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    2 sentenced in church-run fraud

    Both men pleaded guilty to conspiracy in the multimillion dollar Greater Ministries International Church scam.


    © St. Petersburg Times,
    published June 7, 2001

    TAMPA -- Two former members of the Greater Ministries International Church who admitted to helping bilk tens of millions of dollars from thousands of victims were sentenced to prison Wednesday.

    U.S. District Judge James Whittemore sentenced Andrew J. Krishak to 30 months in prison and two years of probation for helping attract investors to what prosecutors called a "classic Ponzi scheme." James R. Chambers received five years behind bars and two years of probation.

    "I was involved in something that was wrong," Krishak told the judge. "I should have just left."

    A jury in March handed down guilty verdicts on 72 counts of conspiracy, wire fraud, money laundering and unlawful monetary transactions against Greater Ministries president Gerald Payne, 64, his wife, Betty Payne, 61, and church elders Patrick Henry Talbert, 52, Haywood Eudon Hall, 59, and David Whitfield, 48. They are awaiting sentencing.

    Both Krishak, 49, and Chambers, 69, pleaded guilty before the trial to a single count of conspiracy. Krishak, who had faced up to five years in prison, testified against his former colleagues. Whittemore agreed Wednesday that Krishak's cooperation warranted a reduction in his sentence.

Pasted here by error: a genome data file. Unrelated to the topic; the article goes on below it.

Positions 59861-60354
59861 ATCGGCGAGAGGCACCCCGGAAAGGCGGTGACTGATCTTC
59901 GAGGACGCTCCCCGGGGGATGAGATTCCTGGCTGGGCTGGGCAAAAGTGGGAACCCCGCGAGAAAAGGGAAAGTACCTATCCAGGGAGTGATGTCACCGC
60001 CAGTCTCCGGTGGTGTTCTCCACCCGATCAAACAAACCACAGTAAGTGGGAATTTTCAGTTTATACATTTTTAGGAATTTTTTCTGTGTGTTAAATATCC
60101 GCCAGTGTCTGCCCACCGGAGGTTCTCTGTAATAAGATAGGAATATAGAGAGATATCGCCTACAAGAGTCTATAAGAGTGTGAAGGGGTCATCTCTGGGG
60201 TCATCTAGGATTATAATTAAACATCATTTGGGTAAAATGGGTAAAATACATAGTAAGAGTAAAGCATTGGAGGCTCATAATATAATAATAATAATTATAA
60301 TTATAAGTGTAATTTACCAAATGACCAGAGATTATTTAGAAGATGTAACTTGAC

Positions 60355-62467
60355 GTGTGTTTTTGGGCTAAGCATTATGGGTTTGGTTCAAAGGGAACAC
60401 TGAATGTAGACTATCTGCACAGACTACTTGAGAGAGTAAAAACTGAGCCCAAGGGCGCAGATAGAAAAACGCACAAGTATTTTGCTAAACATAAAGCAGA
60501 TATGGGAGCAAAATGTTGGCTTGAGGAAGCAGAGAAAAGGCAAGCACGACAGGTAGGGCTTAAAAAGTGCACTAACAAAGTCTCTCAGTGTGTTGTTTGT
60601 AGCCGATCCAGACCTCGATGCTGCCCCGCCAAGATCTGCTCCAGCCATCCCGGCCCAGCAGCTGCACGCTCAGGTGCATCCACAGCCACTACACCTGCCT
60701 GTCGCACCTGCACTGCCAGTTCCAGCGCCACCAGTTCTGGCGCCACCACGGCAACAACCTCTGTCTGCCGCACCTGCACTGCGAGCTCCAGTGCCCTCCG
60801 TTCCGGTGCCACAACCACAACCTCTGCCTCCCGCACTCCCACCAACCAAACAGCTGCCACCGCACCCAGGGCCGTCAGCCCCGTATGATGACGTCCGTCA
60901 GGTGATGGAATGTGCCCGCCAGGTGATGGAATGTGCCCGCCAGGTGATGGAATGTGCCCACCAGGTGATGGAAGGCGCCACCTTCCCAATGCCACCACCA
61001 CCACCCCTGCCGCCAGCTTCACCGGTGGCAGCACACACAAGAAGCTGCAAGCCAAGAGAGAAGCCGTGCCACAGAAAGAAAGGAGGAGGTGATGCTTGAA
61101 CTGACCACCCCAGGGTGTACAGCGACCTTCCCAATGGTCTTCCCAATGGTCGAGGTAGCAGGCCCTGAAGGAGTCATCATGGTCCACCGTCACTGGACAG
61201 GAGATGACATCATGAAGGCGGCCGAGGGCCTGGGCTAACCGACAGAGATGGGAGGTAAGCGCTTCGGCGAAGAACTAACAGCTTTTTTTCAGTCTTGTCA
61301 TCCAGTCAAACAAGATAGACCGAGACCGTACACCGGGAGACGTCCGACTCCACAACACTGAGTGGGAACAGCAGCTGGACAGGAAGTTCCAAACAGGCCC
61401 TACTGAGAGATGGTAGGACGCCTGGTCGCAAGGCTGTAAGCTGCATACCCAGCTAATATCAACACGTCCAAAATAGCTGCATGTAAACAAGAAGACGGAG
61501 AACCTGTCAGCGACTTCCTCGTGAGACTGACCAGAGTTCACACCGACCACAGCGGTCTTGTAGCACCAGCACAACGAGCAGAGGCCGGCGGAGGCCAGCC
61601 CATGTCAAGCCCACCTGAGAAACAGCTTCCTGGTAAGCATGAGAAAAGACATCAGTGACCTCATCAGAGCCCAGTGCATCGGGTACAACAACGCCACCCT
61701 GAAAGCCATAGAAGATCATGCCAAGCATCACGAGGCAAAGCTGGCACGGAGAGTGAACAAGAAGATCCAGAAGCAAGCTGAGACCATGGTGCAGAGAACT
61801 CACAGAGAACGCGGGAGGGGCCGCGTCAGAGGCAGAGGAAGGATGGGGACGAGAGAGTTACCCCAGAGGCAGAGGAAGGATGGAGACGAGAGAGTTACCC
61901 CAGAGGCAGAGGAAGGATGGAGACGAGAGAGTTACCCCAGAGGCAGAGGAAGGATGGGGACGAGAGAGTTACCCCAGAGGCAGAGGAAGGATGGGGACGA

"I have no doubt that you have sincere religious beliefs," Whittemore told Krishak. "You were swept along in this fraud."

    Chambers did not provide assistance. For that reason, argued federal prosecutor Robert Mosakowski, he didn't deserve a break on his sentence beyond the reduction he received by being allowed to plead to a single count, instead of facing 17 counts and the accompanying exposure to a longer sentence.

    "He had the keys to the jail cell, and he didn't use them," Mosakowski said.

    The defendants promised to double investors' money in a scheme they operated from March 1993 to January 1999 at the church at 715 Bird St. near the Tampa Greyhound Track, according to court records. It also was known as the "Double Your Blessing Gift Exchange" and the "Faith Promises Program."

    Christians from across the country were told their money would double in 17 months, thanks to gold mines and other profitable overseas investments the church claimed it had.

    Investors were told part of the profits would be used to help the homeless, drug addicts and foreign ministries, the indictment stated. Part of the pitch included a passage from Luke 6:38: "Give, and it shall be given unto you."

    But the funds returned to some investors actually came from money put up by later investors, the indictment charged. Meanwhile, church officials and "elders" were receiving 5 percent of the gifts from the faithful they recruited, commissions that the defendants termed "gas money." The officials defrauded 18,853 people in several states out of a total of about $448-million, prosecutors said.

    Whittemore called the scheme "disgusting and despicable" in the way it preyed on people's religious beliefs and left so many victims in financial ruin.

    - Times staff writer Graham Brink can be reached at (813) 226-3365.

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